The first film of Tizuka Yamasaki, a young Brazilian woman of Japanese ancestry, Gaijin: Roads to Freedom is based on the experiences of Yamasaki’s own grandmother in coming to Brazil in the wave of immigration at the turn of the century, when Japanese were encouraged to join the Brazilian labor force during that country’s coffee boom. In an effort to comply with the immigration agents’ preference for family units, a very young Titoe marries Yamada, a man whom she has never met, and the two leave for Brazil. Life on the plantation is close to slavery: workers, forced to buy food at the plantation store, are presented with falsified accounts, and at the end of the year are still in debt to the plantation. The film treats relations between Brazilian plantation owners and foremen and their Japanese laborers (a group which, traditionally, did not cause labor problems), as well as relations between the Japanese and other immigrant groups, in particular the Italians. A compelling story of a woman’s struggle to survive, spanning many years, is juxtaposed with the growing union consciousness among immigrant workers in Brazil.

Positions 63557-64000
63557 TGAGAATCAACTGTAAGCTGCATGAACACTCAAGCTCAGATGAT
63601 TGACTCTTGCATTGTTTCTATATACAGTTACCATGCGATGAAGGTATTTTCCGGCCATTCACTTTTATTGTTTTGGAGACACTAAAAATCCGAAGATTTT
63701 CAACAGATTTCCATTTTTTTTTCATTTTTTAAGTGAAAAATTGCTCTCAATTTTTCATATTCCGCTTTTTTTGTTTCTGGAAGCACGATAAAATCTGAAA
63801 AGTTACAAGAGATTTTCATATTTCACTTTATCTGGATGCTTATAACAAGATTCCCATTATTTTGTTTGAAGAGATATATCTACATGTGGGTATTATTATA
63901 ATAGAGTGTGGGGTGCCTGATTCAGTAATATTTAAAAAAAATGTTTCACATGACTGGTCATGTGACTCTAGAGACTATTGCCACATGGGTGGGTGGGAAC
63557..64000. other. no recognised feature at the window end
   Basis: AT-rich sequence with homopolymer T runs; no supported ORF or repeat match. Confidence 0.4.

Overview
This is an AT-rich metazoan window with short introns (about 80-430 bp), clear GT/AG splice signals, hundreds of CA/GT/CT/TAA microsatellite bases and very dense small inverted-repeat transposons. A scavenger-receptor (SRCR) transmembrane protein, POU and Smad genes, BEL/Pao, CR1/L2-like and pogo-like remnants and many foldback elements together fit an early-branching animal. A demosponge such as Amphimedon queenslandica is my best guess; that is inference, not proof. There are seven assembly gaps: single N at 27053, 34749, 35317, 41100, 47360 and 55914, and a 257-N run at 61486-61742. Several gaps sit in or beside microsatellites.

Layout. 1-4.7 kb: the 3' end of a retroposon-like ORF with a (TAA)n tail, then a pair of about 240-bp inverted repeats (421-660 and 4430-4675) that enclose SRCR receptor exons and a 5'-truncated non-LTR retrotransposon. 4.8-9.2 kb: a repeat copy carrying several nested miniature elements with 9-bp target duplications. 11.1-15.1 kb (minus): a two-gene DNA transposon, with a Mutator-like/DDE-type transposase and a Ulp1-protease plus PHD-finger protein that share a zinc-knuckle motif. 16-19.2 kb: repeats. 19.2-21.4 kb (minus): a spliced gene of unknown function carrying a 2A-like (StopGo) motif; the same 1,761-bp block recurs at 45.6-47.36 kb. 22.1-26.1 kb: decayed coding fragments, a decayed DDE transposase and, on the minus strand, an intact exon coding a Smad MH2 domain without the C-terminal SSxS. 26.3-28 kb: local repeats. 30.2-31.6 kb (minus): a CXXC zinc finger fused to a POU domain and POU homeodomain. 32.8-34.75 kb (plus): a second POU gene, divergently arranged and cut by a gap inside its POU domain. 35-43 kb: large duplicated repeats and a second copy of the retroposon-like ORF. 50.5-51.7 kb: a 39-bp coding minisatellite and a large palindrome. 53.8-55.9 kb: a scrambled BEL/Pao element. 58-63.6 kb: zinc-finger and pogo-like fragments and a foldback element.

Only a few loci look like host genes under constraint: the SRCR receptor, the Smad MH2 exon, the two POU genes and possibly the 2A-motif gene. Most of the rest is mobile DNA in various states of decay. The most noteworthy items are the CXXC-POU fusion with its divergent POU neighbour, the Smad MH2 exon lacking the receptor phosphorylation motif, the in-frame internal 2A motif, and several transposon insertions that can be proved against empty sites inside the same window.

“Gaijin” in Japanese means “the outsider,” “the foreigner.” Yamasaki wanted her Japanese lead actress, Kyoko Tsukamoto, to react in the freshest possible manner to Brazil (in other words, as an “outsider”), and therefore requested Tsukamoto arrive having done no research, and not speaking the language. The result is a performance of extreme sensitivity and versatility in a demanding role: Titoe’s growth from childhood to adulthood in the complex political and personal world of the “gaijin.” (Berkeley Art Museum/Pacific Film Archive)
Language(s):Portuguese and japanese